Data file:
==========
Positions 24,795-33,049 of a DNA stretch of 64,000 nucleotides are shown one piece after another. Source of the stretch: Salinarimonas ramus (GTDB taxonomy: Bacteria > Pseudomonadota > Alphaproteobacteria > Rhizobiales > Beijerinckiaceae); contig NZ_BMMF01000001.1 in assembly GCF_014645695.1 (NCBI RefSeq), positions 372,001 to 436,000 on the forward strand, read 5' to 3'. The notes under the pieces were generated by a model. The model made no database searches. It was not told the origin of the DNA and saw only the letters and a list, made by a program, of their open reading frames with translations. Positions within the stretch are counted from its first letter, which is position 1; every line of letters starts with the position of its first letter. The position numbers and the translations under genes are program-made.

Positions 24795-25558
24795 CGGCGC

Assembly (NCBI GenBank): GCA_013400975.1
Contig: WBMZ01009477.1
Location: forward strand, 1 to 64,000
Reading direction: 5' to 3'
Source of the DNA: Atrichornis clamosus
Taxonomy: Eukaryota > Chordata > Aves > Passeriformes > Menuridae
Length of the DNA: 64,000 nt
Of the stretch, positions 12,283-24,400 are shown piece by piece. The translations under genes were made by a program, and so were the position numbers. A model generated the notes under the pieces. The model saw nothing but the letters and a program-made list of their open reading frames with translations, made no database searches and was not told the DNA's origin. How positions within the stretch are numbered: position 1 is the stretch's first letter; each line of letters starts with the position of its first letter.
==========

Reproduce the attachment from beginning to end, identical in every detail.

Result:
Positions 24,795-33,049 of a DNA stretch of 64,000 nucleotides are shown one piece after another. Source of the stretch: Salinarimonas ramus (GTDB taxonomy: Bacteria > Pseudomonadota > Alphaproteobacteria > Rhizobiales > Beijerinckiaceae); contig NZ_BMMF01000001.1 in assembly GCF_014645695.1 (NCBI RefSeq), positions 372,001 to 436,000 on the forward strand, read 5' to 3'. The notes under the pieces were generated by a model. The model made no database searches. It was not told the origin of the DNA and saw only the letters and a list, made by a program, of their open reading frames with translations. Positions within the stretch are counted from its first letter, which is position 1; every line of letters starts with the position of its first letter. The position numbers and the translations under genes are program-made.

Positions 24795-25558
24795 CGGCGC

Assembly (NCBI GenBank): GCA_013400975.1
Contig: WBMZ01009477.1
Location: forward strand, 1 to 64,000
Reading direction: 5' to 3'
Source of the DNA: Atrichornis clamosus
Taxonomy: Eukaryota > Chordata > Aves > Passeriformes > Menuridae
Length of the DNA: 64,000 nt
Of the stretch, positions 12,283-24,400 are shown piece by piece. The translations under genes were made by a program, and so were the position numbers. A model generated the notes under the pieces. The model saw nothing but the letters and a program-made list of their open reading frames with translations, made no database searches and was not told the DNA's origin. How positions within the stretch are numbered: position 1 is the stretch's first letter; each line of letters starts with the position of its first letter.